• Lisa Wee

Holly Bonner, Blind Mom, Monster Detective, Author and Reverend.

Meet my wonderful and amazing author who never allows being visually challenged stopped her from doing the things she love. Here she talks about her hope, her secret nickname and her special friend, her guide dog. Stay tune for her new book, "Blind Mom: Monster Detective" coming out soon.

1.Do you have any nicknames? My nickname is "EJ". My husband is the only one who calls me this. It stands for my middle names, "Elizabeth Juliet." 2.What it’s like to be an author? Being an author allows me to share some of my creativity as well as providing insight about what it feels like to be a blind mother of two children in busy New York City. Writing is my time to relax. I need it like I need oxygen. 3.How do you get your ideas? A lot of my ideas come from my personal experiences while other come from dreams I have had over the course of my lifetime. My daughters who are 8 and 6 years old also provide me with a lot of material. Children see the world so differently than adults. Their imaginations often serve as a big piece of my inspiration.

4. What do you do when you get stuck for ideas? Sometimes you just need to know when to take a break. I find I often get writer's block when I am tired or distracted by responsibilities from my day job. When I find myself in those situations, I just let my ideas and my writing sit for a few days and revisit it when I am rested and have had time to think clearly about my characters. 5.What’s the worst thing about being an author and visually challenged? I think the hardest part about being a visually impaired author is convincing the people you work with about your "vision" for a story. I have often met people in the writing industry who think I am unable to visualize a story because I can't see. I must convince them that I can see the characters in my books within my mind.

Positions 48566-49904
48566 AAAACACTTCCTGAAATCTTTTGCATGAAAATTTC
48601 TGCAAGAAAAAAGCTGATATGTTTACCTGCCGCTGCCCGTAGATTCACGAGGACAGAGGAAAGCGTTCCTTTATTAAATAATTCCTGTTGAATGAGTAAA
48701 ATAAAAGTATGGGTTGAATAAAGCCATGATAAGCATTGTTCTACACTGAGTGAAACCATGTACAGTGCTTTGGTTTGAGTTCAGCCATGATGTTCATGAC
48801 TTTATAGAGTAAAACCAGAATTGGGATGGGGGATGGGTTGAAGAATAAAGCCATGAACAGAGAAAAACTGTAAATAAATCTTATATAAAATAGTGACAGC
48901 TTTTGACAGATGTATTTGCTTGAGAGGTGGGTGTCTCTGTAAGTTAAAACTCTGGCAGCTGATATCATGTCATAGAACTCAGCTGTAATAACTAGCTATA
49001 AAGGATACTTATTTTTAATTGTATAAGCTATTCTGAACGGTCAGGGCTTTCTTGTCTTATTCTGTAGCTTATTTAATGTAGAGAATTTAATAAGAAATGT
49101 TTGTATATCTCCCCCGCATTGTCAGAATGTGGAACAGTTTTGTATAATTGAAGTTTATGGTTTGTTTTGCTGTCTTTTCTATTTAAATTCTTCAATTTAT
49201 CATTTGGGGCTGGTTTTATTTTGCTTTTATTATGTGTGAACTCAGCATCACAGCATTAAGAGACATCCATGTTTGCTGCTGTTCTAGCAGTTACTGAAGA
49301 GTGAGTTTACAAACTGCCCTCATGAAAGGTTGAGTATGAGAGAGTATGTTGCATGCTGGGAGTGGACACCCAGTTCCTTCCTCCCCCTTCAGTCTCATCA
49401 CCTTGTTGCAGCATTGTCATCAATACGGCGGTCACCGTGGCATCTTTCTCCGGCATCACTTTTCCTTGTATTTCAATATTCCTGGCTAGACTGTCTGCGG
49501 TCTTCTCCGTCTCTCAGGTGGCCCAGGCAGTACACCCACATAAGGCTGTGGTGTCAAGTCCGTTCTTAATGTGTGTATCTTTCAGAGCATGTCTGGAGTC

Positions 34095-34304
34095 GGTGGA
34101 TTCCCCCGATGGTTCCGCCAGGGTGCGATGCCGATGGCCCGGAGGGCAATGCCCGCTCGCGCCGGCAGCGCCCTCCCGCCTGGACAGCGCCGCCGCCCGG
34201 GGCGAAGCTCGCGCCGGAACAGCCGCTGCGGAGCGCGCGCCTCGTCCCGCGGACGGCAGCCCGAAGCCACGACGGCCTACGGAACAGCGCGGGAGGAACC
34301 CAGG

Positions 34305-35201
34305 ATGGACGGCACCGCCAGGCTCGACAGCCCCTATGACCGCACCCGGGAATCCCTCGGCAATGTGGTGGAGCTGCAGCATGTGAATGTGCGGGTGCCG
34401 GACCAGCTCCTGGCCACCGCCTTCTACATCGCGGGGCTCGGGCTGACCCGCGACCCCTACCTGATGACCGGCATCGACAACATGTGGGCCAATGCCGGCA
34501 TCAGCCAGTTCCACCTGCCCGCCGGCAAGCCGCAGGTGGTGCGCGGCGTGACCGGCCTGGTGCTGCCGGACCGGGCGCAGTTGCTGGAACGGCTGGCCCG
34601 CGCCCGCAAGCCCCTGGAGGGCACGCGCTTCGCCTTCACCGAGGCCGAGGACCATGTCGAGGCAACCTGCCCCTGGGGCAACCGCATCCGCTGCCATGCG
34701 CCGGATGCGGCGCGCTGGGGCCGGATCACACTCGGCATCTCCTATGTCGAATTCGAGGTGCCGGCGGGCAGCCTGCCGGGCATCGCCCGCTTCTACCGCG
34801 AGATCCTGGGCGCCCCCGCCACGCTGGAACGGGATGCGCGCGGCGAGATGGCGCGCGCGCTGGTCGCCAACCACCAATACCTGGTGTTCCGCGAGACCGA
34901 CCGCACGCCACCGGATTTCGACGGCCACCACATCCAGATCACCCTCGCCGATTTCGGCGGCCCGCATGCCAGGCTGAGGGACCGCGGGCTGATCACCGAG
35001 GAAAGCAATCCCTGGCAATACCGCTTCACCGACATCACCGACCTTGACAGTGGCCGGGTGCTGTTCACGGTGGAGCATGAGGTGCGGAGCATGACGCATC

6.Have you had any problems publishing your books? My first book got several rejections because publishers did not feel they could successfully work with a blind children's book author. I think it both frightened and intimidated them because there is such a negative stigma around vision loss. In addition, there has been a significant time delay with publishing my work because extra time is needed to make my stories accessible. My books are printed in braille and standard print. The brailling portion takes a long time. However, I am committed that any blind individual can pick up my books and read them in an accessible format. 7. What would you like to say to the kids about visually challenged person? I want kids to know that the blind and visually impaired population are just like them. We may not see with our eyes as well as they do, but we are capable accomplishing great things in this world! 8. What do you plan to do next? I am working on another children's book about what happens when a guide dog retires. My first guide dog retired last year, and I am currently waiting to train with my next dog. I can't wait to meet my new canine partner and start our working career together.

9. How can we help you? You can help by visiting Blind Motherhood's website, You can also follow @blindmotherhood on Facebook and Instagram for updates on "Blind Mom: Monster Detective." Rev. Dr. Holly Bonner, MPA, MSW, MAPCC, CASAC, HS-BCP 347-257-9402

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